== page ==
- Two-thirds of Canadians believe that Canadian people with no experience in Indian residential schools have a role to play in the reconciliation between Indigenous peoples and all Canadians.
Residential Schools Activities And The Outcomes On Indigenous Health And Well-Being In Canada
The effects of residential school activities are apparent in all aspects of Indigenous people’s health and well-being, affecting not only their physical health, but also their mental, emotional, and spiritual wellness. It is well founded that Indigenous peoples in Canada experience a disproportionate burden of ill health compared to the non-Indigenous population.
These health discomforts have been a result of government policies to imitate Indigenous peoples into the Euro-Canadian ways of life, leading to physical and emotional damage to children, lower educational achievement, separation of family structures, loss of language and culture. Many of the illnesses and conditions that are massively experienced by these Indigenous peoples, including obesity, diabetes, and cardiovascular disease, have therefore been attributed to the lasting effects of residential school activities. Including the residential schooling activities, the Indian Act, and the reserve system.
Loopie Reading and Wien note that residential activities, a distal determinant of health, are the basis on which all other determinants (i.e. intermediate and proximal) are constructed.
Among colonial policies, residential schooling activities have stood out as especially damaging to Indigenous peoples. The residential school system was deliberately done to eradicate the language, cultural traditions, and spiritual beliefs of Indigenous children to imitate them in Canadian society. More than over 150,000 First Nations, Métis, and Inuit children attended the church-run schools between their establishment in the 1870s and the last residential school in the mid-1990s.
As admitted and controlled by government and church officials, the real purpose of the residential school system was to civilize and Christianize Aboriginal children. In addition to the cultural and social effects of being massively displaced, many children suffered physical, sexual, psychological, and spiritual abuse while attending the residential schools, which has had bad effects on their health problems, substance abuse, mortality/suicide rates, criminal activity, and disintegration of families and communities.
Moreover, many of these schools were massively underfunded, providing poor nutrition and living conditions for children in their care, leading to illness and death.
Health Outcomes of Residential School Survivors
After the residential school victims were released, they go through some health challenges. Some of the health challenges are:
The physical health issues include arthritis, chronic back pain, rheumatism, osteoporosis, asthma, chronic bronchitis, emphysema, allergies, cataracts, glaucoma, blindness or serious vision problems that could not be corrected with glasses, epilepsy, cognitive or mental disability, heart disease, high blood pressure, effects of stroke (brain hemorrhage), thyroid problems, cancer, liver disease (excluding hepatitis), stomach or intestinal problems, HIV/AIDS, hepatitis, tuberculosis, or diabetes.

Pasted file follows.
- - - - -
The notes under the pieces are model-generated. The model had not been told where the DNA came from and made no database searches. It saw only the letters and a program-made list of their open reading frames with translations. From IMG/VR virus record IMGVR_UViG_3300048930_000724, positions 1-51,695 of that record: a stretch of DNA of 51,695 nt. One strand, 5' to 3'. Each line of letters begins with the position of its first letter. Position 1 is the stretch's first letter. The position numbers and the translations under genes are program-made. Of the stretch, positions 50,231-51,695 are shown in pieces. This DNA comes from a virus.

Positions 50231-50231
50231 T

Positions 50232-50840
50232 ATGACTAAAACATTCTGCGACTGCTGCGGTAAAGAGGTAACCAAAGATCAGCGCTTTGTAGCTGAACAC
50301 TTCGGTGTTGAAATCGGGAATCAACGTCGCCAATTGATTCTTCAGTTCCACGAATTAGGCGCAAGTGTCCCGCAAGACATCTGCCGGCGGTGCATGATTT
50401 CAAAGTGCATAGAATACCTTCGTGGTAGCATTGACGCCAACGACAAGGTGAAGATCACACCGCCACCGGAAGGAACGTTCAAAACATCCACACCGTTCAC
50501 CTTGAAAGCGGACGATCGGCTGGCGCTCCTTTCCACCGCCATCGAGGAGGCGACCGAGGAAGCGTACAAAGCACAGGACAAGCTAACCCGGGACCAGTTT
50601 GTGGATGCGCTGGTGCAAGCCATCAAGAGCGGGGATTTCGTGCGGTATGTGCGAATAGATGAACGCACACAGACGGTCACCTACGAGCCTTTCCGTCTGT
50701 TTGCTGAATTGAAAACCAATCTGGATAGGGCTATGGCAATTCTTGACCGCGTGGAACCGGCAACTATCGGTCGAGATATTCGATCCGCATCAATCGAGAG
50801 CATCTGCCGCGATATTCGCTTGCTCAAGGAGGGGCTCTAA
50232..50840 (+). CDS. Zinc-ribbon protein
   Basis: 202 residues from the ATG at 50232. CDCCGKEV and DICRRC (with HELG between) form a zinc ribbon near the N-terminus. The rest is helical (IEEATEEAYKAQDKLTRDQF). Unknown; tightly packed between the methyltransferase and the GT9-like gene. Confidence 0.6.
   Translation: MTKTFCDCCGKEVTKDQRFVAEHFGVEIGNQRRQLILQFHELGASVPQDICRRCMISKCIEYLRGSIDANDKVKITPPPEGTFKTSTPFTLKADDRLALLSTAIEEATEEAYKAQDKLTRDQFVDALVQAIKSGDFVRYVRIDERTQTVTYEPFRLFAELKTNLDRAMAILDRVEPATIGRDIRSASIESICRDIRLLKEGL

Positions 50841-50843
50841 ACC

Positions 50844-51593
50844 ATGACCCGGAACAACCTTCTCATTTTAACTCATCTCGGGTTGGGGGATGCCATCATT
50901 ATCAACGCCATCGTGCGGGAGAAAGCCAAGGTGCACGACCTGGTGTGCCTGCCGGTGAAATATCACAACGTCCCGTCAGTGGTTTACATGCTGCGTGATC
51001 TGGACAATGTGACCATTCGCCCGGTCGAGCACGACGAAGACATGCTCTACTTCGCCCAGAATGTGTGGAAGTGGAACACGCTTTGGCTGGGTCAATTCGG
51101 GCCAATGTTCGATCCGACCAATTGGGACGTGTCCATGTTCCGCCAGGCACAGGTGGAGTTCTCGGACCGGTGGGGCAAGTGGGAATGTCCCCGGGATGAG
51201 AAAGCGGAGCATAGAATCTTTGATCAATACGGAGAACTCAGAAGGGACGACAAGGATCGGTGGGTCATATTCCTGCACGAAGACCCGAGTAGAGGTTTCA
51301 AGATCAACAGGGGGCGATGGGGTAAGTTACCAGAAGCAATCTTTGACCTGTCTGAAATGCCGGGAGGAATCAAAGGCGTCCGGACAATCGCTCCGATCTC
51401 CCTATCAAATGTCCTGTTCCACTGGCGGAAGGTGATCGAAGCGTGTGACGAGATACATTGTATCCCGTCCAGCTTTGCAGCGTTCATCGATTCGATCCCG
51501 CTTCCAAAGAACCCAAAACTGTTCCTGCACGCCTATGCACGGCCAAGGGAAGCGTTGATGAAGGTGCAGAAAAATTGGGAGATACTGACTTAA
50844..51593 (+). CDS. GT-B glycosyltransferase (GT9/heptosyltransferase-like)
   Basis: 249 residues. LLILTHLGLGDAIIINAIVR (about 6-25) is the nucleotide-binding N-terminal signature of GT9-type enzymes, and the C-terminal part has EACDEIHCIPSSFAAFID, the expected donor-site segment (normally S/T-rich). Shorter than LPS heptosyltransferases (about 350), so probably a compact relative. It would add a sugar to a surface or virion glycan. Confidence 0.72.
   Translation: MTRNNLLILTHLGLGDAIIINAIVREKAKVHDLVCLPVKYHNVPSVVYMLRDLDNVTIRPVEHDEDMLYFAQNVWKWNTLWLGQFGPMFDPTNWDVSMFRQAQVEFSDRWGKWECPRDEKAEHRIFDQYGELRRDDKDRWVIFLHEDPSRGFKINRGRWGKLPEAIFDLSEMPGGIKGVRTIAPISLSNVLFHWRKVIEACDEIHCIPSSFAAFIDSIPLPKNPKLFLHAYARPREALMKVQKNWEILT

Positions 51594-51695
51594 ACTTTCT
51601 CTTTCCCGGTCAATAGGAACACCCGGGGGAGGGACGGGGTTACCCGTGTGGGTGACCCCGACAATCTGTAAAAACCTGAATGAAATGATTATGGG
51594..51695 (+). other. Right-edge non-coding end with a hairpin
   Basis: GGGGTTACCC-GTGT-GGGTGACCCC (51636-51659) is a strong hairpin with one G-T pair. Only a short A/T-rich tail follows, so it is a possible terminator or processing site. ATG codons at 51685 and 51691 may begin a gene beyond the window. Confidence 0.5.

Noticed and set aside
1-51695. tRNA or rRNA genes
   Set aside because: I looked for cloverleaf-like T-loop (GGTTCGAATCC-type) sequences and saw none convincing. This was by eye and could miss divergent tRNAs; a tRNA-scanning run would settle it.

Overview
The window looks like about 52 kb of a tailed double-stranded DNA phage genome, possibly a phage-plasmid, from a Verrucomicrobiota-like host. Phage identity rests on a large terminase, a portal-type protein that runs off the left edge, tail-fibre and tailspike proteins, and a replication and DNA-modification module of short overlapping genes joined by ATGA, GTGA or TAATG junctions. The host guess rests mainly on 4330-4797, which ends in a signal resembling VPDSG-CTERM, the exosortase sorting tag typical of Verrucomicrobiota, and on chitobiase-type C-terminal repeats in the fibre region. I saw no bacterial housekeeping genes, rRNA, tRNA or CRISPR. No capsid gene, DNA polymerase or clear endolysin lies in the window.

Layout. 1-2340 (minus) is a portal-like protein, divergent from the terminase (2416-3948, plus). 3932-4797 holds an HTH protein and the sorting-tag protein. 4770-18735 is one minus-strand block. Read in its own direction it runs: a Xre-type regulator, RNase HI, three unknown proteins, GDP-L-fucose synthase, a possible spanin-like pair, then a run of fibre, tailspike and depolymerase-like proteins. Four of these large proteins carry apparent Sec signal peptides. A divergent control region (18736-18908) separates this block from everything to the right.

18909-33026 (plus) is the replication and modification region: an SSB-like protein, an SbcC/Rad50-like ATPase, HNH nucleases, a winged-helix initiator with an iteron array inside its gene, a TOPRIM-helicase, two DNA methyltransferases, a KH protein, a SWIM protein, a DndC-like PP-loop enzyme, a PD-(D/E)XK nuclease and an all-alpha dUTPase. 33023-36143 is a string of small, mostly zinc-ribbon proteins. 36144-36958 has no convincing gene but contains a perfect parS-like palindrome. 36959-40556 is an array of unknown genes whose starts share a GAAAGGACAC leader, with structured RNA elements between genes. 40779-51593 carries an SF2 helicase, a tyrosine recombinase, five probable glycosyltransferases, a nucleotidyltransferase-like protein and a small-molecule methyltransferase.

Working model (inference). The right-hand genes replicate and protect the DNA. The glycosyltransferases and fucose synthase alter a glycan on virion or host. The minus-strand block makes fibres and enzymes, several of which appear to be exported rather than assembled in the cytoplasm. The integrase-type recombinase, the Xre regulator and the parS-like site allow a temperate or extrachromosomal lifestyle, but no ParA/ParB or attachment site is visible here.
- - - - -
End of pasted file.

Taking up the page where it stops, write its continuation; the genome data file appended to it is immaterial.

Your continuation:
Health issues suffered by the survivors may include depression, anxiety, substance abuse (e.g. drugs or alcohol), paranoia, disorder (OCD), panic disorder, post-traumatic stress disorder (PTSD), sexual dysfunction, personality disorders, stress, effects on interpersonal relationships, psychological or nervous disorders, and attention deficit disorder/attention disability. In addition, for this review, suicide and suicide attempts or thoughts were also classified as mental health.
Some health categories related to general overall health were also added for papers that did not make references to a specific health outcome.
Top 20 Residential School Survivors In Canada
- Clara Moore
- George Martin
- Janet Moose
- Joseph Star
- Nora Jane
- Sinclair Anderson
- Stella Constant
- Wilfred Stewart
- Absolam Monias
- Bella Maminawatum
- Caroline Simpson
- Eliza Keno
- Elizabeth Sinclair
- Harriet Munro
- Isla Little
- James Muswaggan
- John Keeper
- Levi Harper
- Madaline Monday
- Madeleine Monias
After doing our research on the Top 20 Residential School Survivors in Canada, these are the ones we can gather so far. Thank you for reading.
Frequently Asked Questions
The TRC estimates that 80,000 survivors of residential schools live in all regions of Canada today,
Estimate ranges from 3200 to 6000
Canada made a three-year investment through Budget 2021 to renew essential mental health, culture and emotional supports for residential school Survivors and their families as well as those impacted by Federal Day Schools.
- indigenousfoundations.arts.ubc.ca: The Residential school system
- canada parks Canada: History and culture of Residential schools in Canada
- nctr.ca: History of Residential Schools
- studentshealthreview: Health outcome of residential school survivors